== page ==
Switzerland will liberalise its power market in early 2021
Switzerland will go ahead with plans to open the electricity market for all customers, with the introduction of an amendment to the Electricity Supply Law (loi sur l’approvisionnement en électricité, LApEl) by early 2021. So far, only large consumers (more than 100,000 kWh/year) can freely choose their electricity supplier. Households and small businesses will be authorised to remain in the basic supply or to return to it after moving to the free market. Opening the retail electricity market is expected to strengthen decentralized power generation and thus to better integrate renewable energies into the electricity market; renewable producers will be allowed to sell their surplus generation to their neighbourhood, inciting energy communities.
A storage reserve will be created to ensure supply in extreme situation: the power transmission network operator Swissgrid will issue annual tenders for storage capacity, to be financed by the tariffs for using the power grid; all storage operators will be able to take part in the tender. In addition, the Federal Council will launch tenders to boost renewable power capacity. It will make binding the existing indicative targets for hydropower and other renewables by 2035. Contributions to renewable projects will thus be extended from 2030 until 2035 and a target for the period up to 2050 will be enshrined in the law. Tenders to award one-off payments for large PV plants will be introduced and feed-in tariffs for wind, small hydro, biogas, and geothermal plants will end in 2023. The new policy will cost CHF215m/year (€204m/year).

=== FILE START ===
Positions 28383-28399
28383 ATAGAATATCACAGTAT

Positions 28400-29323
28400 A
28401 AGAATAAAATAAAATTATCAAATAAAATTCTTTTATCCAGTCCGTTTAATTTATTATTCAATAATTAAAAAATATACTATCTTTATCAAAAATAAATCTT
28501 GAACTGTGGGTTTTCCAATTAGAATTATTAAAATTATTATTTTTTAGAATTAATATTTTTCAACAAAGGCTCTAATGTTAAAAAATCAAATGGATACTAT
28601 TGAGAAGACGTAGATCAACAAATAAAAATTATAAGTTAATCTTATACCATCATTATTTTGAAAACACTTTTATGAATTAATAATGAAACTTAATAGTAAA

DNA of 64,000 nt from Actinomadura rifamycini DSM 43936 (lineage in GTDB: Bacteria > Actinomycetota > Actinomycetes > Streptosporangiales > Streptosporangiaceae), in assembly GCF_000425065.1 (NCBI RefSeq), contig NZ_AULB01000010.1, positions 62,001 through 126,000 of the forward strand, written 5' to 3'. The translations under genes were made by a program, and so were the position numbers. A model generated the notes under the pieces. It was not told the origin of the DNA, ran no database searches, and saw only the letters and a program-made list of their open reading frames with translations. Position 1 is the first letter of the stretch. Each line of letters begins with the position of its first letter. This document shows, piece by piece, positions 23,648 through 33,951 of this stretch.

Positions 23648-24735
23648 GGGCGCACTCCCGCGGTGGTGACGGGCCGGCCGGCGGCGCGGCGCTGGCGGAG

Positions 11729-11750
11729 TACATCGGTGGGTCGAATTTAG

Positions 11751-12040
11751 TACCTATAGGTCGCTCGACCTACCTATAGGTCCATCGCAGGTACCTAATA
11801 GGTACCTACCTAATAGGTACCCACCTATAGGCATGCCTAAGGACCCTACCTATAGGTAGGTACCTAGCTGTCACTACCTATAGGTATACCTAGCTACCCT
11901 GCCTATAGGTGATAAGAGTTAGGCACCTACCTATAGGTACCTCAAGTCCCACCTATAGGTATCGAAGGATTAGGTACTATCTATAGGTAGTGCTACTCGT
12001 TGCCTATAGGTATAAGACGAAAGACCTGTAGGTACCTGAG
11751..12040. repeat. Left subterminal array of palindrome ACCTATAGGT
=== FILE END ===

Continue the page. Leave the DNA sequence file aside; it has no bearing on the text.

In August 2019, the Federal Council decided to accelerate Switzerland’s decarbonisation trajectory, with a target of zero net carbon emissions by 2050. The objective is to meet the internationally agreed goal of limiting global warming to a maximum of 1.5°C when compared with the pre-industrial era.
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